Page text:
INTD: How We Die

Despite death's inevitability, we consciously and unconsciously disguise or resist its reality in dreams, fairy tales, allegories, and even jokes.  In his book, How We Die: Reflections on Life's Final Chapter, from which this course borrows its name and a good deal of its inspiration, Sherwin Nuland describes how we have turned increasingly to modern medicine as one more means of denying the reality of death.  As a surgeon with more than forty years of experience in a major metropolitan hospital, Nuland admits to actively participating in this denial.  Modern medicine, he argues, influences how we as individuals and as a culture not only view but also experience death.  "Modern dying," he contends, "takes place in the modern hospital, where it can be hidden, cleansed of its organic blight, and finally packaged for modern burial."  This course uses literature, film, and history related to death as points of reference for examining the role modern medicine has come to play in how we die.

Reading List:

  • Simone De Beauvoir, A Very Easy Death.
  • Brian Clark, Whose Life is It Anyway.
  • Margaret Edson, Wit.
  • Annie Ernaux, I Remain in Darkness.
  • Sherwin Nuland, How We Die: Reflections on Life's Final Chapter.
  • David Reiff, Swimming in a Sea of Death.
  • Leo Tolstoy, The Death of Ivan Ilych.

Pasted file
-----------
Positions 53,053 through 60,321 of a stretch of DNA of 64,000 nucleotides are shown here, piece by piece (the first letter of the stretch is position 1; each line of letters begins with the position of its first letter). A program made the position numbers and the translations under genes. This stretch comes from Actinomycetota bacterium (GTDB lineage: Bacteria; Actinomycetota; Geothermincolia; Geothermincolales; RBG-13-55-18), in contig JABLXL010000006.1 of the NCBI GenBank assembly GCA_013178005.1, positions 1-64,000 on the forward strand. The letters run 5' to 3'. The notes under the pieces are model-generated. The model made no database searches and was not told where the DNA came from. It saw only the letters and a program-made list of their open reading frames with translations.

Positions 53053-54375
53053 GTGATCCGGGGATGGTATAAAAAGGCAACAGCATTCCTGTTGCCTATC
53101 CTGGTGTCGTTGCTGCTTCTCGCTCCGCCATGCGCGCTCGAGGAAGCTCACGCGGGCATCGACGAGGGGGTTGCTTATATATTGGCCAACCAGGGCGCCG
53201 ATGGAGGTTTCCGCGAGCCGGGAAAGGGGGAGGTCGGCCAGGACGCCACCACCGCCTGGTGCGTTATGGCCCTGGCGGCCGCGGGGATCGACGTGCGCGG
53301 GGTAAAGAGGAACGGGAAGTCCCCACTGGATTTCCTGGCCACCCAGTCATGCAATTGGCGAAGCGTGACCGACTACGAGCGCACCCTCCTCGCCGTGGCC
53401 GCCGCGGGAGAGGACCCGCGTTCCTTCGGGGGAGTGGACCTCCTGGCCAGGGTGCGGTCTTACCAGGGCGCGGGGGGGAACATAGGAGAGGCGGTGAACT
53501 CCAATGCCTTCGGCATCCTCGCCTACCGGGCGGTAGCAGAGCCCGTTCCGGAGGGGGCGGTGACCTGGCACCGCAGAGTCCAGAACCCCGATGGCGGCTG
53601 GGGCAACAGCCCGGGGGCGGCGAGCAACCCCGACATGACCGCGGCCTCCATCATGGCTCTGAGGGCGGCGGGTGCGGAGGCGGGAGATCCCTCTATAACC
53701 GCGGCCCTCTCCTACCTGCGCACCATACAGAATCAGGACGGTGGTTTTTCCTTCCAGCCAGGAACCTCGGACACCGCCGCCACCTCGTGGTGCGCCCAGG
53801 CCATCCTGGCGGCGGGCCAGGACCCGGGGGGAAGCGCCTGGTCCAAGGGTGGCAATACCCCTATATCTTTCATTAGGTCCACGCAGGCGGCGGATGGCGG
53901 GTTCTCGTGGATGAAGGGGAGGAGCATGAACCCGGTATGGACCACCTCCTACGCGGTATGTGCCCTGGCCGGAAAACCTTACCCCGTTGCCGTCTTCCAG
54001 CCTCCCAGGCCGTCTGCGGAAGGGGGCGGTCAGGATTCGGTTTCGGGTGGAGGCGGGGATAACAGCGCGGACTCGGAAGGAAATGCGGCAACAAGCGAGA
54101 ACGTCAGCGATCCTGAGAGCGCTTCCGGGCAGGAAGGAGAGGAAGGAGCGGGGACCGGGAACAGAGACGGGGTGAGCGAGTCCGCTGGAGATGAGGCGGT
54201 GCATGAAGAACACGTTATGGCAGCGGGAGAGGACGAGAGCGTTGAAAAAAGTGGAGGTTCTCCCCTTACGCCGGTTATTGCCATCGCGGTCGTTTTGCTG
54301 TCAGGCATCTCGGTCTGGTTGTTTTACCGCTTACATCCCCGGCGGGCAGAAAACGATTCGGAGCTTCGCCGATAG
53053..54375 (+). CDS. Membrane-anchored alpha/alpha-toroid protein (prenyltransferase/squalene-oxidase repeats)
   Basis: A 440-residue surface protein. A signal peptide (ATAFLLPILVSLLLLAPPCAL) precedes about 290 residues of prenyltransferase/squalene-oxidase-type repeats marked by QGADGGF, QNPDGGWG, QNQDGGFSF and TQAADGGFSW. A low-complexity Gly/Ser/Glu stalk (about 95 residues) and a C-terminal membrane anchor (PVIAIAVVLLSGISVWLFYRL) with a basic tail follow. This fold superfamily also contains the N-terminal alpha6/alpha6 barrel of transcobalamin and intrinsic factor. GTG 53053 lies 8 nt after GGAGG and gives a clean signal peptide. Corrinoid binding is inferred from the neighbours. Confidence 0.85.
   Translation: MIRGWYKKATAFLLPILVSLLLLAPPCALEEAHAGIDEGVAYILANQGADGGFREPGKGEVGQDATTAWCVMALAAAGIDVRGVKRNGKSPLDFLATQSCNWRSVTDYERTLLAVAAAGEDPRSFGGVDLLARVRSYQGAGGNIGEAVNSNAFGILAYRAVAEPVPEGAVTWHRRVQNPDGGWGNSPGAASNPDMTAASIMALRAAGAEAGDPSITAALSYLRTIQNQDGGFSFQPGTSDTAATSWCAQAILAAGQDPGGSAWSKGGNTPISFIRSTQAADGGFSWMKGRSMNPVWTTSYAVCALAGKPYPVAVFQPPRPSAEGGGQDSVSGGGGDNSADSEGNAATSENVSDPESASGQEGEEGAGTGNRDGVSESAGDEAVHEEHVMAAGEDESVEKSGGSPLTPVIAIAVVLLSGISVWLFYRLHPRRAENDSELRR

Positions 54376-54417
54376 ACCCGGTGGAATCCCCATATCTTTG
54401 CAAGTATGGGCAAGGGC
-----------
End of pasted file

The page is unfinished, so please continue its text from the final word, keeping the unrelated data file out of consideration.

Student evaluations:

"I feel as though this classed was one of the best I have taken at Hiram College. Blackie does a great job of interacting with his students and making what we are learning so interesting. He does a great job of getting everyone involved in the class. The projects that we did were good, and he really challenged me in thinking outside of the box and expanding my knowledge of the material."

"Prof. Blackie used a lot of different teaching styles and tools throughout the class, which I found very effective. He used NPR pieces, plays, short stories, and novels. He handed out a syllabus at the beginning of the semester with the schedule of reading assignments and when material was to be due, and he did not really stray from that. He was willing to meet outside of class to help with papers one on one and was not afraid to tell the truth if a paper was not up to par. This class is one of the few as Hiram that pushed me to be better than I was when I started that class."

"Michael Blackie is an amazing professor. He challenges people to think about what they truly want in life. He allows for personal exploration and encourages people to think about the stances they take and hold dear."

 

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